Insight

Five Steps to Resume Michigan Business Operations

Five Steps to Resume Michigan Business Operations

Mark R. Smith

Mark R. Smith

August 13, 2020 02:53 PM

On the heels of the auto industry and manufacturing returning to work, it is widely expected that other Michigan employers will be allowed to resume operations in the next few weeks. Each business that is allowed to resume operations has a number of steps that it must address in order to comply with State and Federal Law.

For Michigan businesses, resuming operations is not as easy as unlocking the doors and turning the lights back on.

Step One: Make Sure Your COVID-19 Plan is in Order

Michigan businesses are opening pursuant to Executive Orders issued by the Governor. Executive Order 2020-91 issued on May 18th, requires each business that is allowed to operate to develop a COVID-19 preparedness and response plan by June 1st or within two weeks of resuming in-person operations, whichever is later. The plan must address many issues including:

  • Sources of COVID-19 in the workplace;
  • Non-occupational risk factors that may introduce COVID-19 to the workplace;
  • Employee’s individual risk factors;
  • Controls necessary to address risks;
  • Preparation and implementation of Basic Infection Prevention Measures
  • Policies and procedures for prompt identification and isolation of sick employees;
  • Development and identification of workplace flexibilities and protections;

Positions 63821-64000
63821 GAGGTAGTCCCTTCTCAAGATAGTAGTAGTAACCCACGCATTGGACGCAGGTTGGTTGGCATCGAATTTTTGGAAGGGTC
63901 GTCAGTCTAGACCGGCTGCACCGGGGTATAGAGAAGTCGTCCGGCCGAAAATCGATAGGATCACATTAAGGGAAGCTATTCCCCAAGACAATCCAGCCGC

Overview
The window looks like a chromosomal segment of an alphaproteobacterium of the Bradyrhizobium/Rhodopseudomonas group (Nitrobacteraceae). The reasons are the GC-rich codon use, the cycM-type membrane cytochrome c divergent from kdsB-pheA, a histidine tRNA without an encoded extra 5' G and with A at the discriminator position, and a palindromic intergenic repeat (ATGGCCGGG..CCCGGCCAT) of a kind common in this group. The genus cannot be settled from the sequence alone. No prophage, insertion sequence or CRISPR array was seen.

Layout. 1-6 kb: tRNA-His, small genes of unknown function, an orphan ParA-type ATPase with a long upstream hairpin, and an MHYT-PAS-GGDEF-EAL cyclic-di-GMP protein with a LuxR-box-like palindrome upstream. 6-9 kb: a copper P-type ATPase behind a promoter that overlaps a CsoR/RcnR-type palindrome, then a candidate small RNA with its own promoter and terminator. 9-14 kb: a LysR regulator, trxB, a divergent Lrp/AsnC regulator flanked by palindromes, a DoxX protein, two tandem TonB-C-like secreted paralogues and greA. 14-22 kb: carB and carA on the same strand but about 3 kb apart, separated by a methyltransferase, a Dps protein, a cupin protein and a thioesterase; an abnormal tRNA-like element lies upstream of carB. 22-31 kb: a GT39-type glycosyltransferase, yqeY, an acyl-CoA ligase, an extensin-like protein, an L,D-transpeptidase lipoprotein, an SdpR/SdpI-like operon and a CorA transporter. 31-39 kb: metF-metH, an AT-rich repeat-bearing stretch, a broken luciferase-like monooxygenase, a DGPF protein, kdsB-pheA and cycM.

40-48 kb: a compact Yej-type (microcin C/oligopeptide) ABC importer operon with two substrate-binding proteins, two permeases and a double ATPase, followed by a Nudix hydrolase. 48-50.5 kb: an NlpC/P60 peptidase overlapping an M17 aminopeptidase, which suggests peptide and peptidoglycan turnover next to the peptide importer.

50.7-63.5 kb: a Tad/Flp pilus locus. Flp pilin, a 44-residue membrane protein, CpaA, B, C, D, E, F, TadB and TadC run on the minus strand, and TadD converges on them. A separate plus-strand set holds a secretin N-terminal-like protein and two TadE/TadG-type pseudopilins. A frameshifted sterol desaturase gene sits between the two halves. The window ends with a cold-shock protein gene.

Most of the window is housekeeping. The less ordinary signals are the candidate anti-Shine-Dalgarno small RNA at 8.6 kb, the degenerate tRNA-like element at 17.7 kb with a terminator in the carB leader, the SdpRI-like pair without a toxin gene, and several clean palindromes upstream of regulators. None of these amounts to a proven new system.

• Development and implementation of administrative, engineering and safe work practice controls based on classification of potential employee exposure to COVID-19; and
  • Identification of appropriate personal protective equipment.

The plan must be readily available to employees, labor unions, and customers via the employer’s website, internal network, or by hard copy. In addition, employers are required to designate an on-site supervisor to administer the plan at all times employees are on-site. Employers that have been allowed to operate prior to Executive Order 2020-91 must also have a preparedness and response plan in place.

Step Two: Train Your Employees

Executive Order 2020-91 requires that employees be trained regarding workplace infection control practices, the proper use of personal protective equipment, the steps necessary to report any symptoms of COVID-19 or a suspected or confirmed diagnosis, and how to report unsafe working conditions.

Step Three: Implement Required Practices and Rules to Minimize Risk

The Executive Order also requires that the following specific steps be taken by all employers:

  • Conduct a daily entry self-screening protocol for all employees or contractors entering the workplace, including, at a minimum, a questionnaire covering symptoms and suspected or confirmed exposure to people with possible COVID-19.
  • Keep everyone on the worksite premises at least six feet from one another to the maximum extent possible and by using ground markings, signs, and physical barriers, as appropriate to the worksite.
  • Provide non-medical grade face coverings to their employees, with supplies of N95 masks and surgical masks reserved, for now, for health care professionals, first responders (e.g., police officers, firefighters, paramedics), and other critical workers.